- For starters, there is no body, group, or organization (national or international) that “grades” essential oils. Many companies claim certain grades such as “therapeutic grade”, “food grade”, or “safe to ingest” to try to represent their oils as being higher quality. These terms are simply marketing gimmicks used by the company making the oil. They do not indicate any type of certification by any national or international organization.
- Of course every company wants you to think that their essential oils are the BEST. However, the therapeutic properties of all essential oils vary greatly depending on where and how the plants were grown. For example, lavender from US has different properties than lavender from Australia or France. Organically grown plants are certified pesticide-free and GMO-free. Some plants are grown pesticide free but not certified organic. So you may need to ask small businesses and herb shops that make their own essential oils about how they source their ingredients.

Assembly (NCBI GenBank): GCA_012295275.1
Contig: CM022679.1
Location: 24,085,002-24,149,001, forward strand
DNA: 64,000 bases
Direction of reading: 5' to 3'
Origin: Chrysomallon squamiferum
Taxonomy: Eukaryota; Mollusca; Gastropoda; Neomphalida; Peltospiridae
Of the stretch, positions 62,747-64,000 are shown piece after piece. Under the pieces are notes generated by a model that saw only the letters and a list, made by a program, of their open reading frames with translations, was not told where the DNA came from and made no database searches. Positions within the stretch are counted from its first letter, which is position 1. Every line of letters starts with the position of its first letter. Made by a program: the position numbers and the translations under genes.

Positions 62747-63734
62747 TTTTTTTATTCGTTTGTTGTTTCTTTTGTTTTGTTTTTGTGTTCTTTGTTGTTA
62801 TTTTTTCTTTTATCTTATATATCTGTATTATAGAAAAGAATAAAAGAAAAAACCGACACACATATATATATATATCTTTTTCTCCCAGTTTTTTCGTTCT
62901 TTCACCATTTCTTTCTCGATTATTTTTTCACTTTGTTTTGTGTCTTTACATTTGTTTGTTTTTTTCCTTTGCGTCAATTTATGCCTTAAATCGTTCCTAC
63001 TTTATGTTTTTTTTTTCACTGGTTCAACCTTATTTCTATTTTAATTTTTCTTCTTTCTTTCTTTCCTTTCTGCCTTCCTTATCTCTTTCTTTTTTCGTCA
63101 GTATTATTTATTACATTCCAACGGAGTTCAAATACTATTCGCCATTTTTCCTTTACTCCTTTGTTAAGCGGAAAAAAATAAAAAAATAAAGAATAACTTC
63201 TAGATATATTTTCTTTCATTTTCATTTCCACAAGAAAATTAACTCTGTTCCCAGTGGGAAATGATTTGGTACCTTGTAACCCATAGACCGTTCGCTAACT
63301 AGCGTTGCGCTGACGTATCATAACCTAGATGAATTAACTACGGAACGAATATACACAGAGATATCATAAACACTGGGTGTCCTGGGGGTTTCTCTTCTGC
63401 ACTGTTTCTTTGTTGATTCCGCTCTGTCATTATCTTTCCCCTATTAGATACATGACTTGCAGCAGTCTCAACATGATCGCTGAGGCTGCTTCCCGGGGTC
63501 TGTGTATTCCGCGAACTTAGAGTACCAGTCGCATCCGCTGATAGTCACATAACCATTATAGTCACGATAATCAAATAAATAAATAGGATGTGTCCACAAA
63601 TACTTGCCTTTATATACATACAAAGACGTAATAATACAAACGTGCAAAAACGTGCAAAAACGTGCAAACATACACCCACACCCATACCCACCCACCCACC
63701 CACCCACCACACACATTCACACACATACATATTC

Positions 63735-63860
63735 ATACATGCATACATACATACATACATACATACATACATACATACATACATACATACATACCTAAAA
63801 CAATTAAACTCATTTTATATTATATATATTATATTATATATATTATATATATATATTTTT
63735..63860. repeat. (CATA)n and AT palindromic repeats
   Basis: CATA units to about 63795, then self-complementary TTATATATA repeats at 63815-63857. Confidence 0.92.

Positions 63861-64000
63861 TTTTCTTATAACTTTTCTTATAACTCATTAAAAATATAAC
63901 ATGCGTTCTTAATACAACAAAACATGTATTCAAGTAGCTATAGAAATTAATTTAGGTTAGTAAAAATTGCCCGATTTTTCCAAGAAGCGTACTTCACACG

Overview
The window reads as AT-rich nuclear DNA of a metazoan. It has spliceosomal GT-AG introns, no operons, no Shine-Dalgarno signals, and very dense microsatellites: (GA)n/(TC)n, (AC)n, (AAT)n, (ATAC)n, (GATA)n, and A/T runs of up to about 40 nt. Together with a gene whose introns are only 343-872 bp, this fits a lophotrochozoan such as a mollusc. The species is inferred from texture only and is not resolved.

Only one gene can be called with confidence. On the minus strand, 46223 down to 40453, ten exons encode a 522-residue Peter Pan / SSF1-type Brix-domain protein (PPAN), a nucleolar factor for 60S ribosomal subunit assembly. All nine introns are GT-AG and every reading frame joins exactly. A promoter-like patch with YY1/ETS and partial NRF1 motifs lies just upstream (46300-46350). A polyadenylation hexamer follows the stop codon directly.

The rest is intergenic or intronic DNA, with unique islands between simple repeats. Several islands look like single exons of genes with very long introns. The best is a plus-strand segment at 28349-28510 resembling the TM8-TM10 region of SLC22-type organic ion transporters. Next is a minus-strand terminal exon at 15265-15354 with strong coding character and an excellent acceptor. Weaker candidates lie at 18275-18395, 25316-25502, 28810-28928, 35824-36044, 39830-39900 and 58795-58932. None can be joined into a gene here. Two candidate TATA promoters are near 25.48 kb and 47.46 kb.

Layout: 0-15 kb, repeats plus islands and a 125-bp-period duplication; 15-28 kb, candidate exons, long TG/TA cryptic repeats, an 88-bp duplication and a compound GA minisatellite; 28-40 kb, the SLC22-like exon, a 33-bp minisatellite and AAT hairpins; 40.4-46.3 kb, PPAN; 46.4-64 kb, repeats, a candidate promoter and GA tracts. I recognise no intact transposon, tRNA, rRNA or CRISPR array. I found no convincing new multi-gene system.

- The Alliance of International Aromatherapists (AIA) does NOT recommend ingesting essential oils. And the National Association of Holistic Aromatherapy (NAHA) recommends ingesting EOs ONLY under the supervised care and guidance of a Certified Aromatherapist. Most direct sales people and even small businesses, or farmers market vendors are not.
- While many companies make excellent, pure essential oils, keep in mind that essential oils are volatile compounds. As such, EOs can easily burn the delicate mucosa of mouth, lips, tongue, esophagus, and stomach, and again should only be ingested when working with a trained and Certified Aromatherapist not a direct salesperson.
- Because EOs are volatile compounds, they should also never be applied directly to the skin (neat.) EOs should always be diluted in a carrier oil such as grape seed oil, coconut oil, jojoba, etc, before use. A blending table can be viewed here (bottom of linked page.)